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Brussels train station transformed into wooden shopping and event center

How Starbucks plans to reduce its paper cup waste

January 4, 2013 by  
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The coffee chain unveils a new program aimed at changing customer behavior.

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How Starbucks plans to reduce its paper cup waste

Why businesses shouldn’t let carbon fraud halt U.S. cap and trade

January 4, 2013 by  
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Don't let criminals steal the possibility of a U.S. carbon market, urges Enviance CEO Lawrence Goldenhersh. Price-distorting fraud is preventable, he argues, and companies should back cap and trade.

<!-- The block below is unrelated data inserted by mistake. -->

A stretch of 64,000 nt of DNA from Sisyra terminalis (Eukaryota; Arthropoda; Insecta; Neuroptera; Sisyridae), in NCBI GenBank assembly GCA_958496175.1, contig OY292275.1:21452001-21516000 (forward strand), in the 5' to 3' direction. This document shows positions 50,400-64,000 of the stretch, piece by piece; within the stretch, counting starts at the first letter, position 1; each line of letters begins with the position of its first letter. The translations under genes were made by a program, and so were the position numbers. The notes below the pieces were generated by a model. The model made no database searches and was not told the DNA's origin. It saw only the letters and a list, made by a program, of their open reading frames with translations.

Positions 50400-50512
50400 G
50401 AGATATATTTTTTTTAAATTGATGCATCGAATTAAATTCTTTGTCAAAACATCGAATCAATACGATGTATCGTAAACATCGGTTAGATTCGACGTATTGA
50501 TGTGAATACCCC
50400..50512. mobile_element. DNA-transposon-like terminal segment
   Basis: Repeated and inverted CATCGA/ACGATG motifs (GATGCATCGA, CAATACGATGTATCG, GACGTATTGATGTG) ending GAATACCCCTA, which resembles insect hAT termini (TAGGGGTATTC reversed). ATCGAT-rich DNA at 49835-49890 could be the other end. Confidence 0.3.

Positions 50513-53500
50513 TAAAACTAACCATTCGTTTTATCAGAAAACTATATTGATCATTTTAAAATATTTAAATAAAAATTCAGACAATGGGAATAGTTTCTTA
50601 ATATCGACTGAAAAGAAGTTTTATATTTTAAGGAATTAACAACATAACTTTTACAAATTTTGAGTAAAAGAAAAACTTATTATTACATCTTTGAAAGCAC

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Why businesses shouldn’t let carbon fraud halt U.S. cap and trade

Citizen Science Could Save California from Catastrophic Oak Tree Loss

October 5, 2010 by  
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Photo via celesteh The oak tree is an iconic part of the California landscape, but an insidious pathogen threatens to wipe out as much as 90% of the state’s live oaks and black oaks within 25 years. It’s called ” sudden oak death ” and has been moving along the coast since 1995

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Citizen Science Could Save California from Catastrophic Oak Tree Loss

Valencia Design Week 2010: The Three Little Pigs, a Cardboard Fable (Photos)

October 5, 2010 by  
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Three Little Pigs by Sanserif Design Studio.

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Valencia Design Week 2010: The Three Little Pigs, a Cardboard Fable (Photos)